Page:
New Technique Can Identify Human Bones From Tiny Fragments

Phalanx discovered in the Denisova Cave. Thilo Parg via Wikicommon

Prehistorical sites can be goldmines for artifacts, but they can also be very confusing for scientists because they can contain a large number of bones and bone fragments from different species. Now a new technique can identify humans bones even if there’s only a tiny fragment left.

An international research team has developed "Zooarchaeology by Mass Spectrometry" (ZooMS) – a technique that reveals the collagen peptide sequence in bone fragments, allowing scientists to identify to which species a bone once belonged.

This technique was used at a key archeological site in Russia's Denisova Cave, where the team was able to identify a single Neanderthal bone from about 2,300 small bone fragments from animals like mammoths, woolly rhinos, wolves, and reindeer.

“This is a real breakthrough, showing that we can now use bioarchaeological methods like ZooMS to search the archaeological record and find even tiny fossil remains, where there are proteins that survive,” said team leader Professor Thomas Higham in a statement.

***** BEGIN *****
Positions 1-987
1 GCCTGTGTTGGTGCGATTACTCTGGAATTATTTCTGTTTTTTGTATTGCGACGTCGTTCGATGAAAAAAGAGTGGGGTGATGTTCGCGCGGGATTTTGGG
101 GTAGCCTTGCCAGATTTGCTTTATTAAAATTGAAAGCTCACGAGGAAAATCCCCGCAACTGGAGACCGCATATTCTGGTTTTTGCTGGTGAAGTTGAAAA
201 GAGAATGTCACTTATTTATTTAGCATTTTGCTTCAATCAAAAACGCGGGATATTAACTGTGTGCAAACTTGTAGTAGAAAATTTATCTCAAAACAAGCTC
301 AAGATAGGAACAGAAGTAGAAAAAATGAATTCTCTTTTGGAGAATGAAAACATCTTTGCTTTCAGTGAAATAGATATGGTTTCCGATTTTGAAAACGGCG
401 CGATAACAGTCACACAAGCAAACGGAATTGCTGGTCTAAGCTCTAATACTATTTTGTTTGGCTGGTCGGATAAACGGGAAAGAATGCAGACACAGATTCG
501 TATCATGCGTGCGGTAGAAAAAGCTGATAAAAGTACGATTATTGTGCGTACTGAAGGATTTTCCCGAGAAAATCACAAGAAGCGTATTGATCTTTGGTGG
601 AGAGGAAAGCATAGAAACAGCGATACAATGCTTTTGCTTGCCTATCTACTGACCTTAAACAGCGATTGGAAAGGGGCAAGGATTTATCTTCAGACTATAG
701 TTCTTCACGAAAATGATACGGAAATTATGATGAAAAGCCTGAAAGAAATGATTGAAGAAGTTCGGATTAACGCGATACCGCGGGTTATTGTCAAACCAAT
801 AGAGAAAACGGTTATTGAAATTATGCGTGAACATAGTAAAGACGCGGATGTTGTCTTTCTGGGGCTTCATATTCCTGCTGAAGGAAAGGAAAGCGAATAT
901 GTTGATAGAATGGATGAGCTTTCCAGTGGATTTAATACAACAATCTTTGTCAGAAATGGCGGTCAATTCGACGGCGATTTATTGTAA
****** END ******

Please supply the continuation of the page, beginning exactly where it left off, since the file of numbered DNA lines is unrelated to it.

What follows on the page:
Study co-author Svante Pääbo and his group from the Max Planck Institute in Leipzig, Germany, were able to extract DNA and carbon-date the bone, finding that it belonged to a Neanderthal who lived more than 50,000 years ago. According to the paper, published in Scientific Reports, the bone has acid etching on its surface, suggesting it might have gone through the stomach of a hyena before it was deposited in the cave.

The cave has been hailed as one of the most important sites in understanding early human evolution. Due to environmental conditions in the cave, specimens tend to be preserved exceptionally well, allowing Pääbo and his team to discover a new species of human called Denisovans in 2010.

“In the Palaeolithic period, where we have Neanderthals, Denisovans, and modern humans, this is potentially very important because if the fragments that we recover are big enough then we can date and analyze the DNA from the same bone," added Professor Higham. “One of the big challenges is in understanding what happened when modern humans and Neanderthals met. We want to know over what period of time and where this happened. Fossils are the key, but for modern humans they are extremely rare in archaeological sites. We hope that more work like this will yield more human bone remains.”

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